Physostigmine, a choline-esterase inhibitor, is known to elevate endogenous levels of acetylcholine. Intravenously administered physostigmine causes a rise in blood pressure via its action in the central nervous system. Exact site of this action of physostigmine is not known. In this paper, it was demonstrated that microinjections of tetrodotoxin (a fast sodium channel blocker), lidocaine (a local anesthetic) and scopolamine (a cholinergic muscarinic receptor blocker) into the rostral ventrolateral medullary pressor area abolished the pressor action of intravenously administered physostigmine. These results demonstrate that the rostral ventrolateral medulla is the site of action of intravenously administered physostigmine and this action is mediated via cholinergic muscarinic receptors.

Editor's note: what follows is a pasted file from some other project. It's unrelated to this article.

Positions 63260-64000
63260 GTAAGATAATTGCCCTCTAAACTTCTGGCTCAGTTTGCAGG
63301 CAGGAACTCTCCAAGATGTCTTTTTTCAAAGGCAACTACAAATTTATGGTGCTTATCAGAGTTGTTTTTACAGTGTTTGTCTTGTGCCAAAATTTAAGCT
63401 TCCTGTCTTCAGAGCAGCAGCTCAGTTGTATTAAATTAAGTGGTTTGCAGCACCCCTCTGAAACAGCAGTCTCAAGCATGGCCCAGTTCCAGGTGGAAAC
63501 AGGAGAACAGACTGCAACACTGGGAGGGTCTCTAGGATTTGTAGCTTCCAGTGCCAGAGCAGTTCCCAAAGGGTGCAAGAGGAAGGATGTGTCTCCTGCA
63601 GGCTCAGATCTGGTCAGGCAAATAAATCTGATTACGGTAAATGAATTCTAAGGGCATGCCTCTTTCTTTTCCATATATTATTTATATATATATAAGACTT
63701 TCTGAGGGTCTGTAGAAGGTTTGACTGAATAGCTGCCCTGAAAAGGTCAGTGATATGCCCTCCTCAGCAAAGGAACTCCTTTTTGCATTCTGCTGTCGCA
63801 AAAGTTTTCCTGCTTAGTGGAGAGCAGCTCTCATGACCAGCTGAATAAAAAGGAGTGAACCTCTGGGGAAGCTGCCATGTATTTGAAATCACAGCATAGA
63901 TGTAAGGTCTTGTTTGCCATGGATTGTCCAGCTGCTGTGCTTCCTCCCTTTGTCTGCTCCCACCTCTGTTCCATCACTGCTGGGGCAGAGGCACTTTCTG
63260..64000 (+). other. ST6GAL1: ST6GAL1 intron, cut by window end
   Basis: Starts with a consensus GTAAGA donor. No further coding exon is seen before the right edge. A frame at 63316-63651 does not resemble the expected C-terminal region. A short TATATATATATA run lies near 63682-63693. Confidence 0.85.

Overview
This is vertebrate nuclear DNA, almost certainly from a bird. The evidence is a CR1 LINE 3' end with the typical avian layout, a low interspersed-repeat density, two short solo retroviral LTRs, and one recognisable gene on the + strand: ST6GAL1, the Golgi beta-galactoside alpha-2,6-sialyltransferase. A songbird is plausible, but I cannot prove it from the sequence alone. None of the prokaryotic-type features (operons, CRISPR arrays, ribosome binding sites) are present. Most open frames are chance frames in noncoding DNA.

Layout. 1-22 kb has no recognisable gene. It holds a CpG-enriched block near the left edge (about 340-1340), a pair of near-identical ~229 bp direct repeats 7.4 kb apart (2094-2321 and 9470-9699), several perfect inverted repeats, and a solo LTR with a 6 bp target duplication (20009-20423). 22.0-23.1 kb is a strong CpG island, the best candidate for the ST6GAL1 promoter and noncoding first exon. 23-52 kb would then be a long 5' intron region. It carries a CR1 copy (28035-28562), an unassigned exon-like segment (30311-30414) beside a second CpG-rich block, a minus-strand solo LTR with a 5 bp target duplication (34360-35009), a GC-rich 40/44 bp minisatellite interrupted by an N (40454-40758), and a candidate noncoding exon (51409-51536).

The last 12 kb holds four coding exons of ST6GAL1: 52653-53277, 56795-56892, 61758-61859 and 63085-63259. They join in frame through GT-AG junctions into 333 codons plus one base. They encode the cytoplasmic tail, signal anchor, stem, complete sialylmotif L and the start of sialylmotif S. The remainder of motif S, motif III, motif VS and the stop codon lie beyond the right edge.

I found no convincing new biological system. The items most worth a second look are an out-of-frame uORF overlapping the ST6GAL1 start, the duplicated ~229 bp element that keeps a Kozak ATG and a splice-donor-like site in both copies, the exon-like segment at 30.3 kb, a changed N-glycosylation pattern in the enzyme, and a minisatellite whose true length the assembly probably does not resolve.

All Science Journal Classification (ASJC) codes
- Molecular Biology
- Clinical Neurology
- Developmental Biology
- cholinergic muscarinic receptor
- rostral ventrolateral medulla